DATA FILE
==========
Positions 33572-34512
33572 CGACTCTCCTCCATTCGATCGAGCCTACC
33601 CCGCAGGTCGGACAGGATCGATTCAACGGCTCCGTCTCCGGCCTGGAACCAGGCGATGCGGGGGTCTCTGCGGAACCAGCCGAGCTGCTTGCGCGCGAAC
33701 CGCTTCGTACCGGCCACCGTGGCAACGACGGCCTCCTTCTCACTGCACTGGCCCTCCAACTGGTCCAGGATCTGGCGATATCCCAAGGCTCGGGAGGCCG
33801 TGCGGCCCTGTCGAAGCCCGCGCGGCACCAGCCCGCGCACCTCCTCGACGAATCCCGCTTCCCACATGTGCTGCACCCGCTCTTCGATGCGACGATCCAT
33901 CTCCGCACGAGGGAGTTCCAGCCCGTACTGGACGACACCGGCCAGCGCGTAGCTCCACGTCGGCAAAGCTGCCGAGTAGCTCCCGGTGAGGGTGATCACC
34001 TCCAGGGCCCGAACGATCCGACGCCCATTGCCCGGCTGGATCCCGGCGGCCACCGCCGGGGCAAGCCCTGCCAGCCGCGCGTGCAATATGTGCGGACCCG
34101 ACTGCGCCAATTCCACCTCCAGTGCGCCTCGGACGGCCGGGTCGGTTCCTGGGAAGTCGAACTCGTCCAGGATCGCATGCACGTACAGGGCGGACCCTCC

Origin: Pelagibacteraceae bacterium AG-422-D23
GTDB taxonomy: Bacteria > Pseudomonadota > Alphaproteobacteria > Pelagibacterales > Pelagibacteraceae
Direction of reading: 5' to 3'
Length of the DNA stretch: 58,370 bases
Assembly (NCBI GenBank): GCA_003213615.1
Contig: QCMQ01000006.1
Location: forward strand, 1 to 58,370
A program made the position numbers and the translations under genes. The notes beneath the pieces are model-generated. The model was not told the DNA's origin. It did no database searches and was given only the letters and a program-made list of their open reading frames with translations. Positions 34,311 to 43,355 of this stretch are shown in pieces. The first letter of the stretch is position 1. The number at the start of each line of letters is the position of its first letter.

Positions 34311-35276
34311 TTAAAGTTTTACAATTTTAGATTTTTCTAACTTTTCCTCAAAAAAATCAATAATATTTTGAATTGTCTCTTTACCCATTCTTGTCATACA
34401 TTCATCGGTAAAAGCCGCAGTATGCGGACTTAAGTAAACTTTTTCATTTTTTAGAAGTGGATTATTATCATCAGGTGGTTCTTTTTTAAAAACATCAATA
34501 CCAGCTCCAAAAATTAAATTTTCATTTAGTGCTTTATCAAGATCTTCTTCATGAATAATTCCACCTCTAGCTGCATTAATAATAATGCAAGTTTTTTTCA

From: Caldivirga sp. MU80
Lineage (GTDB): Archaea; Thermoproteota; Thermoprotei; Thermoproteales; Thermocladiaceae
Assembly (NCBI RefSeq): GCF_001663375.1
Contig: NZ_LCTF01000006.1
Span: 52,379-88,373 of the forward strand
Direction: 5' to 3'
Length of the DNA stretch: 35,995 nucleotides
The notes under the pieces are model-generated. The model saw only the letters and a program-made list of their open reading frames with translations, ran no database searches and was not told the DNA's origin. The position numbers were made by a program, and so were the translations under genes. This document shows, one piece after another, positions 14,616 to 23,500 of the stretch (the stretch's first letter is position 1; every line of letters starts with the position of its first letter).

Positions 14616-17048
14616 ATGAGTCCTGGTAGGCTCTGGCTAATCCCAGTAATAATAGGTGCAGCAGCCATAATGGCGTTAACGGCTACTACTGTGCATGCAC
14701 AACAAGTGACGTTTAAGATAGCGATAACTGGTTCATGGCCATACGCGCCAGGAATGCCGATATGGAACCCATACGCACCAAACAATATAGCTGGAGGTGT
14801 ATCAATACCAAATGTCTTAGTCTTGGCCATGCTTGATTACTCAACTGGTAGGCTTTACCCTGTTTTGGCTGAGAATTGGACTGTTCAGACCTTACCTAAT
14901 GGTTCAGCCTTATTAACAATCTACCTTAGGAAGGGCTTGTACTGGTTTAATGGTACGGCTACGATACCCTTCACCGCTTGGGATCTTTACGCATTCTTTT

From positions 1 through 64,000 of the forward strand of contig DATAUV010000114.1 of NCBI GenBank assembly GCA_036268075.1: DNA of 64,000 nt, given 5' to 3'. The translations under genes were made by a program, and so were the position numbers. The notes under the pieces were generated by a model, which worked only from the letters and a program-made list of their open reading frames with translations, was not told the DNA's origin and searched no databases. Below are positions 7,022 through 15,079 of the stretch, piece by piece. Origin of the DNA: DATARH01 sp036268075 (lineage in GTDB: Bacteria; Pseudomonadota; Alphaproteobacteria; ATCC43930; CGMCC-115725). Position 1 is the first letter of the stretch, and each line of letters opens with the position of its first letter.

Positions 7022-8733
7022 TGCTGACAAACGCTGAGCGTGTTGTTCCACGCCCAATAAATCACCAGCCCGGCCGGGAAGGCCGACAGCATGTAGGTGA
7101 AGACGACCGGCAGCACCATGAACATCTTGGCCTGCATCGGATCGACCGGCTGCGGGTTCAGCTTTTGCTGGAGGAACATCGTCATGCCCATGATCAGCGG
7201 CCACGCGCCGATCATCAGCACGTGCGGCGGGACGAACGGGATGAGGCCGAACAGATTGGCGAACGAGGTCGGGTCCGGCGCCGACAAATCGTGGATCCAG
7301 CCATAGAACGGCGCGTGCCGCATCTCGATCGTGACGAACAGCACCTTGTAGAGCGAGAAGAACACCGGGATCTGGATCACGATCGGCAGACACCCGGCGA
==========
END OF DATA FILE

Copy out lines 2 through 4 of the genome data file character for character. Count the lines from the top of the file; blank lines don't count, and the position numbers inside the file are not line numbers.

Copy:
33572 CGACTCTCCTCCATTCGATCGAGCCTACC
33601 CCGCAGGTCGGACAGGATCGATTCAACGGCTCCGTCTCCGGCCTGGAACCAGGCGATGCGGGGGTCTCTGCGGAACCAGCCGAGCTGCTTGCGCGCGAAC
33701 CGCTTCGTACCGGCCACCGTGGCAACGACGGCCTCCTTCTCACTGCACTGGCCCTCCAACTGGTCCAGGATCTGGCGATATCCCAAGGCTCGGGAGGCCG